University degrees might be “grossly overrated.”
That’s the IQ2 national debate with National Centre for Vocational Education Research. Its Managing director, Dr Tom Karmel, says that while a university education is useful, there are other paths to consider as well.
His opinion comes on the back of a Federal Government proposal for 40 per cent of Australians aged between 25 and 34 to have a bachelor degree by 2020.
Editor of Lip Magazine Zoya Patel says:
Graduating from university no longer seems to hold the import it once did. I assume there was a time when tertiary education was like a job guarantee. It set you ahead of the pack, put you in a different class of worker. Surely that’s why my parents pushed me to go to uni pretty much from when I could grasp a pen, right?
Now, it seems that a degree is just another trait expected of applicants in the job market – not an extra, desired quality, but an assumed one.
I’m speaking from personal experience – I’m a recent graduate and I have to say, finding a job after leaving uni was no easy feat.
I graduated from the Australian National University with a Bachelor of Arts degree (known to be the least useful degree available to mankind). I started applying for jobs pretty much as soon as I was sure I would be graduating. For months, I applied for every admin or Communications role I could find.
Although I got called, and interviewed, and eventually found a great position as a Communications Officer for a small not-for-profit, it struck me that at no time did anyone ask to see my academic transcript. I could have been lying about my grade averages, and no one would have known or cared.
Really, what people were interested in were my extra curriculars, and the outside work I had done (such as editing a magazine, and writing for a range of online and print publications). Ironically, my week-long internship at a local newspaper was of more value than my four years of university.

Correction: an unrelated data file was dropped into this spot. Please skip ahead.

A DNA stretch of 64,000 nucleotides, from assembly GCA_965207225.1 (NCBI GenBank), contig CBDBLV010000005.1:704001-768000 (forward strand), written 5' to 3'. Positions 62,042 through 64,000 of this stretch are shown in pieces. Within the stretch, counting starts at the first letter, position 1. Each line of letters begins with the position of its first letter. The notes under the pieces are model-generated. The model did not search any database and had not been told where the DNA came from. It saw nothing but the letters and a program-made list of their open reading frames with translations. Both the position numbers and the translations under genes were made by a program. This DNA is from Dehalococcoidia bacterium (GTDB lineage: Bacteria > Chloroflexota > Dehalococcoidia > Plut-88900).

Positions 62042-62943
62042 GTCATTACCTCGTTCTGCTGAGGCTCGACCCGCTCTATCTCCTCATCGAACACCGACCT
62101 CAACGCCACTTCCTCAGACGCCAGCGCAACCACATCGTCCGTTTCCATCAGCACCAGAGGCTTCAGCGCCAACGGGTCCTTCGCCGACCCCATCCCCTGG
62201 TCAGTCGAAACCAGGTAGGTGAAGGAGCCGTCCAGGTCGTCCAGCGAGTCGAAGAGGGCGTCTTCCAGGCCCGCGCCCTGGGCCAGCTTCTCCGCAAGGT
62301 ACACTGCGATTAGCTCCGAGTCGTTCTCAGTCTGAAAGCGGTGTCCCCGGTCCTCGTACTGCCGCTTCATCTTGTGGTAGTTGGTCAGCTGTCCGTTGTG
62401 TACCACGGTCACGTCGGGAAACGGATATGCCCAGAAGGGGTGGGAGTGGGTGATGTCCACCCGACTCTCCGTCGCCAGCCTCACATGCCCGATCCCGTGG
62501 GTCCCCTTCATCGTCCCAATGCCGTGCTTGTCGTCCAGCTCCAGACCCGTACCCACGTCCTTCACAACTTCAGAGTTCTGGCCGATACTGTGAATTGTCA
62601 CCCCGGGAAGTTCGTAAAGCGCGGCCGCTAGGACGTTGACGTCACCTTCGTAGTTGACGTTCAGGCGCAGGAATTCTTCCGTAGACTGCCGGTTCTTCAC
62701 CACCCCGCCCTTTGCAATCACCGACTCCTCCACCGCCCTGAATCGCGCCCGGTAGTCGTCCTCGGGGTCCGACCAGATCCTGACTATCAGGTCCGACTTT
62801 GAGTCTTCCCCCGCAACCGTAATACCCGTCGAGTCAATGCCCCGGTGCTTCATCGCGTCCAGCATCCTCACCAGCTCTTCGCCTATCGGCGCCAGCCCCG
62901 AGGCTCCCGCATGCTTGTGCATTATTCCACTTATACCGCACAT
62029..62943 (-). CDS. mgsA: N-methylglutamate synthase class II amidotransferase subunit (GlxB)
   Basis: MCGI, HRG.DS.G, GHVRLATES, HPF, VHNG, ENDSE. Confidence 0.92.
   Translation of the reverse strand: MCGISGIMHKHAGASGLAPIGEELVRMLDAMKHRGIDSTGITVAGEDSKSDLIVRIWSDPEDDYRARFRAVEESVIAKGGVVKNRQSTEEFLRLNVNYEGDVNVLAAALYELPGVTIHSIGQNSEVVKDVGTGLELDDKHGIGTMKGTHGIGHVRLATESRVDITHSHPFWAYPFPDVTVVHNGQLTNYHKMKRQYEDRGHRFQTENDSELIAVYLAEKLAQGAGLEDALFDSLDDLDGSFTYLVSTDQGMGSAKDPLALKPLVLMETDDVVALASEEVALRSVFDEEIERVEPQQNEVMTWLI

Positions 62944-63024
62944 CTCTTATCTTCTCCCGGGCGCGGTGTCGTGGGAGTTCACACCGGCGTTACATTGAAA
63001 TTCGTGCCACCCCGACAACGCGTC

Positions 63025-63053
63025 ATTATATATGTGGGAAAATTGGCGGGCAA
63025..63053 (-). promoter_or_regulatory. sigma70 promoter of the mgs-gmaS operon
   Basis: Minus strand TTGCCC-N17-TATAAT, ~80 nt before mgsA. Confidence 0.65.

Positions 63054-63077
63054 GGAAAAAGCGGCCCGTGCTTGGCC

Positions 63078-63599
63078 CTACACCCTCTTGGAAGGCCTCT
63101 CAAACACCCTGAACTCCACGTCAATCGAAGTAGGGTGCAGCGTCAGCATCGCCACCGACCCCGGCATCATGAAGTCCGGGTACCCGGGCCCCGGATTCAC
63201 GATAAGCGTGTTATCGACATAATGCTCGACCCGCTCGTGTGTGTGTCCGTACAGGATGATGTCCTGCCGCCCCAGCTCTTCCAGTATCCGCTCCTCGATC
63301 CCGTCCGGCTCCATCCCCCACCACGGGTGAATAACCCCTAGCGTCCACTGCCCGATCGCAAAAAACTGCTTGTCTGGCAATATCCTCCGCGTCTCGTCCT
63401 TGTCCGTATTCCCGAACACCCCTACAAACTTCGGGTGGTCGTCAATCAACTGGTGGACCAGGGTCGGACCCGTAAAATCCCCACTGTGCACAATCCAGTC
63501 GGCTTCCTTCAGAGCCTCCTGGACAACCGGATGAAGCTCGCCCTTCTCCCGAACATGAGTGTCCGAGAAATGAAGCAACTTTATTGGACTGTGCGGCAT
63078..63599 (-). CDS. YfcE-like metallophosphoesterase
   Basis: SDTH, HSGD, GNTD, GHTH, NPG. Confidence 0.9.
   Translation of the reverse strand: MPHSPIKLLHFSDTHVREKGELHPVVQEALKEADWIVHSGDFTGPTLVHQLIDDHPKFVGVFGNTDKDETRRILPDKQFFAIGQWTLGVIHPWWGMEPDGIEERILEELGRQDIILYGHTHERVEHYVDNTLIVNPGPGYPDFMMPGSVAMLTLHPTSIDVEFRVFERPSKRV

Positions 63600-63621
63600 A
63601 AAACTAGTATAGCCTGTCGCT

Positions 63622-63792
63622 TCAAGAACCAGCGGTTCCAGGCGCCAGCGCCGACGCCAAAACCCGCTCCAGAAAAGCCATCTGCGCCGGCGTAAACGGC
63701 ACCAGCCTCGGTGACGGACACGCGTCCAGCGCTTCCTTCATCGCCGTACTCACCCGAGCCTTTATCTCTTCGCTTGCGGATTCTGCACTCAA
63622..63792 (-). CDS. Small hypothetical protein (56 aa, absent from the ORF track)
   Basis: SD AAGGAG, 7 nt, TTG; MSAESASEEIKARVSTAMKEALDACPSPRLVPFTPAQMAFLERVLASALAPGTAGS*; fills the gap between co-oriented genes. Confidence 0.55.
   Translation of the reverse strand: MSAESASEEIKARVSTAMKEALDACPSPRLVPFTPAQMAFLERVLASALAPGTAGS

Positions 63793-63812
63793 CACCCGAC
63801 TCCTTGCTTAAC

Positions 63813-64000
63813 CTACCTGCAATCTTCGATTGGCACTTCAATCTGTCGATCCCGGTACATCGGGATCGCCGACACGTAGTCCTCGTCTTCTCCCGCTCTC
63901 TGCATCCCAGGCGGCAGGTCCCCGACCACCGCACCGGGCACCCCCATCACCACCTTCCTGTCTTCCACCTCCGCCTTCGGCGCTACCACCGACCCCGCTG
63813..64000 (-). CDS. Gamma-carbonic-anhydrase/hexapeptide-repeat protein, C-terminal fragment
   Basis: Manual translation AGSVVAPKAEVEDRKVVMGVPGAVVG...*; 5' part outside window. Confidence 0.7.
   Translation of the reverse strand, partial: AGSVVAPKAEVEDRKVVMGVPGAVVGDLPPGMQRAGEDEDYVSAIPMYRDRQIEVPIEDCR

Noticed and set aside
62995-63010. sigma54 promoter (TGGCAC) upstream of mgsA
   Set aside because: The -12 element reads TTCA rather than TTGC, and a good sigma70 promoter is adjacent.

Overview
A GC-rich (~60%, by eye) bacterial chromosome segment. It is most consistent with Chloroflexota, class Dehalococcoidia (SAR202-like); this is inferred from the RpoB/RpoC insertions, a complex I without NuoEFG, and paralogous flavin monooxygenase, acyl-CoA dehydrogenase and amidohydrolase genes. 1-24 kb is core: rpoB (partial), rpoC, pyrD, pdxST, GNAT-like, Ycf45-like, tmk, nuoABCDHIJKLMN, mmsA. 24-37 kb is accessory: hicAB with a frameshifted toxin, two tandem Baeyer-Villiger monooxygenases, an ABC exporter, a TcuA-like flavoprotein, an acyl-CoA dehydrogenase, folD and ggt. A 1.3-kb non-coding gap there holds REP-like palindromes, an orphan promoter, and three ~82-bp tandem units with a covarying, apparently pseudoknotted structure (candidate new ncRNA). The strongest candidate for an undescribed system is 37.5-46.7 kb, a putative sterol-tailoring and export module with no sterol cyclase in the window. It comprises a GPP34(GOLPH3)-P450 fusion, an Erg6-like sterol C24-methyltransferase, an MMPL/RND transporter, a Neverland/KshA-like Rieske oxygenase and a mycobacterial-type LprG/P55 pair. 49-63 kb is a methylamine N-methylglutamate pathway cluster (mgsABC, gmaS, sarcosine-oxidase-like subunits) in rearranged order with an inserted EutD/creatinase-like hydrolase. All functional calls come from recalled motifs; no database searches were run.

Why is it that employers are no longer that interested in degrees? Is it because they’re so ubiquitous now that it would be strange for someone to be applying for such jobs without one? Is it just because my degree is so unimpressive (I didn’t even do Honours), and my extra curriculars so numerous that it made sense to sideline it?
I still value my degree, and I definitely see the merit to tertiary education. But it’s interesting that, given the emphasis placed on vocational experience, there was not much of a push towards providing any such experience while I was at university.
Maybe the nature of universities, and the purpose of tertiary education is changing – could it be that degree are less about preparing students for the workforce, and more about a level of intellectual discovery that helps with the development of a life-view, but not so much with a fiscal return?
Certainly there are many far more vocational degrees on offer than the Arts degree I completed, but with more universities considering changing the way that undergraduate studies are structured, this could also be changing soon. For example, the University of Melbourne changed the way that they structure their programs several years ago, so that all undergraduates have a more general education, before specialising through a postgrad course into a specific field.
There’s something to be said for a holistic approach to education, but I wonder if recent graduates will suffer from a lack of vocational experience when applying for work.
Do you have a degree? Did you need one to get into your line of work? What was the one thing that employers placed most importance on?